The primary focus of this effort was to provide systems performance engineers with an easily computed SE MTF that accounted for a thorough range of system and observational scenario conditions. Specifically, it improves evaluation of SE MTF degradation at high frequencies. This will aid trade studies in evaluating image reconstruction technique effectiveness where high frequency edge information losses are of critical concern.

Augmenting the present model, a previous study^{37} showed that the new model, based on structure functions, can treat path-varying turbulence effects, including slant-path and valley geometries. A planned future paper will expand on these results, considering the annular aperture case (Newtonian telescopes, etc.), where the circular aperture results represent the zero central obscuration limit of the more general solution.

The main caveats of the model regard the Kolmogorov spectrum used and the validity of the RA method. Regards the spectrum, we impose the requirement that ${\ell}_{o}<D<{L}_{o}$, ensuring $D$ occurs in the inertial subrange. Regarding the RA method, conditions derived based on Dashen’s ^{30} analysis [Eqs. (31) and (35)] suggest a relatively wide range of applicability. This suitability was further tested through intercomparison with path-integral^{21} and Markov^{26} techniques.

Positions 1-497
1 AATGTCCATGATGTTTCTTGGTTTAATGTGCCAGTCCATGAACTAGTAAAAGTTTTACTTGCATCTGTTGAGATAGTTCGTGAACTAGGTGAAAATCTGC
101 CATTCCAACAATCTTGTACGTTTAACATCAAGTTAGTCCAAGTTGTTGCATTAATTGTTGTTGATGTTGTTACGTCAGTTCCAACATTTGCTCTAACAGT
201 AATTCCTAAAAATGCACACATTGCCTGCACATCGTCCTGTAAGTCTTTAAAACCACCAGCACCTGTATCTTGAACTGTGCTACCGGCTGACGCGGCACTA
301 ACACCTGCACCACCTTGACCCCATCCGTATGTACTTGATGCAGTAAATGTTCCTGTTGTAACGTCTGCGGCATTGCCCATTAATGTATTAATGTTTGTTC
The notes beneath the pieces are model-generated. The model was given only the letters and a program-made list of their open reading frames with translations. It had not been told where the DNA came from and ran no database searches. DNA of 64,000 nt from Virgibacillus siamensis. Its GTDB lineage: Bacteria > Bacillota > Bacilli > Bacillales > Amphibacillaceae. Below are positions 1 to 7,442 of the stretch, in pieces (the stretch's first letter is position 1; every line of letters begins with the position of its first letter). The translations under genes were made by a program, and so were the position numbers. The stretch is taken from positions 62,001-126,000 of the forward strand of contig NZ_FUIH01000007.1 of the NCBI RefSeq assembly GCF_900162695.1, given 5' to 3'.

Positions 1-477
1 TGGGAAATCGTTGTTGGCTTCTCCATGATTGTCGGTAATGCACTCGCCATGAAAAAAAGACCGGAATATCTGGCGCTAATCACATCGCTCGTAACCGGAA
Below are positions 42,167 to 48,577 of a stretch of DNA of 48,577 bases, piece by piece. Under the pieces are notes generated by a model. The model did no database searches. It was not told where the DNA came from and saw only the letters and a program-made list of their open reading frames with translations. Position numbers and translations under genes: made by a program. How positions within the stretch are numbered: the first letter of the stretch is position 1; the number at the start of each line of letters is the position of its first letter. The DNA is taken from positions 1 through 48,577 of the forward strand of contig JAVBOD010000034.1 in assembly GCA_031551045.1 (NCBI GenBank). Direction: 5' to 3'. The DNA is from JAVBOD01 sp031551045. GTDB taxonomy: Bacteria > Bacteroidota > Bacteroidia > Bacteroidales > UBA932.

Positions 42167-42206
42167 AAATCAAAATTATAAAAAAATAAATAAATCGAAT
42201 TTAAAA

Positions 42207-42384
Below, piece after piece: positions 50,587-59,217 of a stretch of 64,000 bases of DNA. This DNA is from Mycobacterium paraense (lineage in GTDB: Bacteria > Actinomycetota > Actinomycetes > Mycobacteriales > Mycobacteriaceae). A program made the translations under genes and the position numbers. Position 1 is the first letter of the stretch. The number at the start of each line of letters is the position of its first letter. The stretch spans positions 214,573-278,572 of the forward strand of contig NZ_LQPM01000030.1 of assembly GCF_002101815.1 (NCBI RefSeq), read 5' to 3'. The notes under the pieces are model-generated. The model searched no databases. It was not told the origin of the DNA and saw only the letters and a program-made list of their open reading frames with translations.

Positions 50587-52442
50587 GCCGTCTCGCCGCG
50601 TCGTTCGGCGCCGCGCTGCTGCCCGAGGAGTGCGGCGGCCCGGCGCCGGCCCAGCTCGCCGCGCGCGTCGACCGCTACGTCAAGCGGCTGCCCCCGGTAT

Results of the current study might also be used in an improved inverse filtering procedure [e.g., Ref. 5], though such a study is beyond the scope of the present work. In such a study, multiple range effects could be simulated, but special handling would be required to subsegment the images to apply different MTF’s in different portions of the image field.

## References

## Biography

**David H. Tofsted** is a physicist with the U.S. Army Research Laboratory at White Sands Missile Range, New Mexico, with over 33 years in service. He received his BS degree in physics from Pennsylvania State University, Pennsylvania, in 1979, and MS and PhD degrees in electrical engineering from New Mexico State University, New Mexico, in 1992 and 2013. His research has focused on optical propagation problems, including numerical simulations of optical turbulence in the atmospheric boundary layer and its impacts on optical imaging systems. He has authored over 60 publications.